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Two athletes with the same physical potential: same power, same strength, same absolute speed can score very, very differently in agility tests. Agility is a skill like swinging a golf club. I can have better balance, leg stength, hip and thoracic mobility than you, but if I don't know how to swing a golf club and you do, we both know who'll hit the ball longer and straighter.

With that said, using agility drills and equipment are going to improve performance - in those drills. You don't have to teach a thing. Sticking to the golf analogy, there's a good chance that I'll get better with time strictly due to practice. The obvious point is just because I got better at golf doesn't mean I'm swinging correctly or more importantly, safely. The same goes for agility.

Quick athletes are not just quicker. They're not just more explosive. They're not just stronger, and they're not just better conditioned. The best athletes, whether taught or not, are usually better at one thing: arranging their legs and feet underneath their torso in order to accelerate and decelerate in and from every direction. This ability is not innate, it's a learned skill. I doubt Barry Sanders ever worked with a speed guru when he was a kid, but somewhere along the line, his body figured out how to start and stop better than most athletes, ever. More to come..

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Comment by Jeremy Boone on April 7, 2009 at 8:16pm
Richard,
As Joe mentioned check out his Part II article on Agility. It will definitely provide more clarity on what he is trying to get across...good stuff!

Having said that, I also agree with you regarding God given talent. The absolute best example I can think of is Julius Peppers! He can literally do anything and has not to my knowledge been through a long term development program on technical training of agility.

The majority of the Pros I get to work with have had minimal 'technical development' in their training in their youth years. Their coaches would just let them slide because they were so dominant in their sport. Does that mean that they would have not benefited from from a technical model of speed and agility development? No not at all!

In fact, if a knowledgeable coach would have gotten a hold of them in their youth years I believe it would have tremendously helped them further maximize their athletic potential!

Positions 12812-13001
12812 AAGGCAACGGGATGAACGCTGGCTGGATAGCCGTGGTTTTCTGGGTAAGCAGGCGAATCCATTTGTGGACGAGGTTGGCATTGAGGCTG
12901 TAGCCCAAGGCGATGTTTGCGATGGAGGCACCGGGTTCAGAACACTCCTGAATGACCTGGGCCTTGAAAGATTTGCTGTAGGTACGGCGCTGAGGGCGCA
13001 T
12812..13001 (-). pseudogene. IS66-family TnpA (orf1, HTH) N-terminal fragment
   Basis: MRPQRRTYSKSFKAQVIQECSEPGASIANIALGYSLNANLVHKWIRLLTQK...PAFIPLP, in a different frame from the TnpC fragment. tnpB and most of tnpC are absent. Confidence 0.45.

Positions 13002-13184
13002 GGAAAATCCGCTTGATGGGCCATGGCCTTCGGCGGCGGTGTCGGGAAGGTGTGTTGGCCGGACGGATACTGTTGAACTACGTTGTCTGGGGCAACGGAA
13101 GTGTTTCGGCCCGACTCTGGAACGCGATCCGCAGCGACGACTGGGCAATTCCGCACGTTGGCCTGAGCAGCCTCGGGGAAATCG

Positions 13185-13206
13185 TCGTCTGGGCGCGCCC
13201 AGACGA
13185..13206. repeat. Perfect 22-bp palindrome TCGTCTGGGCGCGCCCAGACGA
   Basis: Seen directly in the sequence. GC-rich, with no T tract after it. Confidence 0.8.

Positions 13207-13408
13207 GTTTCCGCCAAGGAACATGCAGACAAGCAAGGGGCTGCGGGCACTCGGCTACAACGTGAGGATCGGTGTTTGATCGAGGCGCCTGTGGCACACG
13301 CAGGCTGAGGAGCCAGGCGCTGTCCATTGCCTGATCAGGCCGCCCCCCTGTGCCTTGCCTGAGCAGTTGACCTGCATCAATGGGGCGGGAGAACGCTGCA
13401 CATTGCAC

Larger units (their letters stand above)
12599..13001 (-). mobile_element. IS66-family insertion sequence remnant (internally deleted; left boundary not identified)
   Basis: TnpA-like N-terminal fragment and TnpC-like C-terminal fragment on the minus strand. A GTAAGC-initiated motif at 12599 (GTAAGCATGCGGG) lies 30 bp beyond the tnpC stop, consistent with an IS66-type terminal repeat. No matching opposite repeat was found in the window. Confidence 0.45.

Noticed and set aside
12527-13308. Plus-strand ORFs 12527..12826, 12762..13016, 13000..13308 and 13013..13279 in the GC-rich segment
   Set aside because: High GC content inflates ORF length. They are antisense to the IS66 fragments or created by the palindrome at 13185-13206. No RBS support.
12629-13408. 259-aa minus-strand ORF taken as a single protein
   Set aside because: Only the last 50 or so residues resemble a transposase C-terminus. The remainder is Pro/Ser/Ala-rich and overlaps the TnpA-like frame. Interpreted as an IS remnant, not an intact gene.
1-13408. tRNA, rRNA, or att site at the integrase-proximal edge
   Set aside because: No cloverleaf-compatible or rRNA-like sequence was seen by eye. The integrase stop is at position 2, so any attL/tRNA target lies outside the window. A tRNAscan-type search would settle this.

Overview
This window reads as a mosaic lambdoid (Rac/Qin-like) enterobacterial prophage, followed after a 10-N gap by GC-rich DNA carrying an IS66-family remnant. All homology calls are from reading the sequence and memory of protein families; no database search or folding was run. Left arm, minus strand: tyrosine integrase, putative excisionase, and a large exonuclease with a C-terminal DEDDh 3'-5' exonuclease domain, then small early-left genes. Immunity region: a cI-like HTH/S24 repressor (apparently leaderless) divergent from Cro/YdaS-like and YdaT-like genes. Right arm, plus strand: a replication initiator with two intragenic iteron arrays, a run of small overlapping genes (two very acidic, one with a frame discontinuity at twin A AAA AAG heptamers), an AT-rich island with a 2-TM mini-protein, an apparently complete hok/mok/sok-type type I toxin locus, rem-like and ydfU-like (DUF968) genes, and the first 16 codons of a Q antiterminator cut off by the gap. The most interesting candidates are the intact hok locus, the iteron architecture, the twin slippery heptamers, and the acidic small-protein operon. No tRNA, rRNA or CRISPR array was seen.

So what's my take home point?

Get them while they are young!!
Comment by Joe Bonyai on April 7, 2009 at 7:27pm
Hey Rich - good to hear from you, hope things are going well at GT.

That's another statement I should have clarified. I just posted Part II that attempts to redeem myself.
Maybe I should have substituted "aquired" for "learned". I'm not saying that every great athlete has been taught by coach. However, I don't think anyone is born with this type of ability - but I'm biased - I just finished reading two books, Outliers and Talent is Overrated, both of which portray a different picture of the people we normally consider as "gifted".

I think the best athletes have acquired these types of movement skills - through play, through practice and repetition from a young age. Are they born with some "threshold" level of coordination and athleticism - absolutely. Are they born with a "threshold" level of motivation - absolutely. These two qualities, combined with their environment probably allowed them to develop from a very young age, running, jumping, dogdging, and diving. In Barry Sanders' case - I'm pretty I've heard that he was relatively smaller as a kid and had to work hard to play with bigger kids. He had to figure out the best way to move - at an age at which he was light enough, flexible enough to experiment and try again and again - eventually leading to movement patterns that were developed beyond his competitors in HS and college.

Not to mention - some athletes are born with better neuromuscular make up - this is a good and bad thing as it allows them to overpower bad technique and still look great.

Jeremy Boone posted on a topic similar to this on his site www.athletebydesign.com, which takes a little different stance, but I don't disagree with it either - and I think it gets at more of what you're talking about. He works with pro guys who we'd consider freakishly athletic, but they're movement mechanics are horrible. No one in their right mind would change these guys too much. I would definitely check out his posts and site.

It's very hard, and probably wrong to simplify so much. I played baseball so I tend to relate back to it a lot. Agility to me is a lot like hitting - there's not one PERFECT way of doing it, however, I do believe there some critical positions, just like hitting, that great "movers" get into - whether they were taught or not. Look at A-Rod, Pujols, and Manny at impact - all very very similar. But to most eyes, their swings look different. I think it's similar in great athletes (except for the genetic powerhouses, like I mentioned above).
Comment by Richard Johnson on April 7, 2009 at 6:13pm
Joe I have aquestion about a particular statement :

The best athletes, whether taught or not, are usually better at one thing: arranging their legs and feet underneath their torso in order to accelerate and decelerate in and from every direction. This ability is not innate, it's a learned skill.


Aren't some athletes just gifted from God given ability, which would make their ability innate. I am not saying that that some skill is learned, but aren't the great athletes just gifted.

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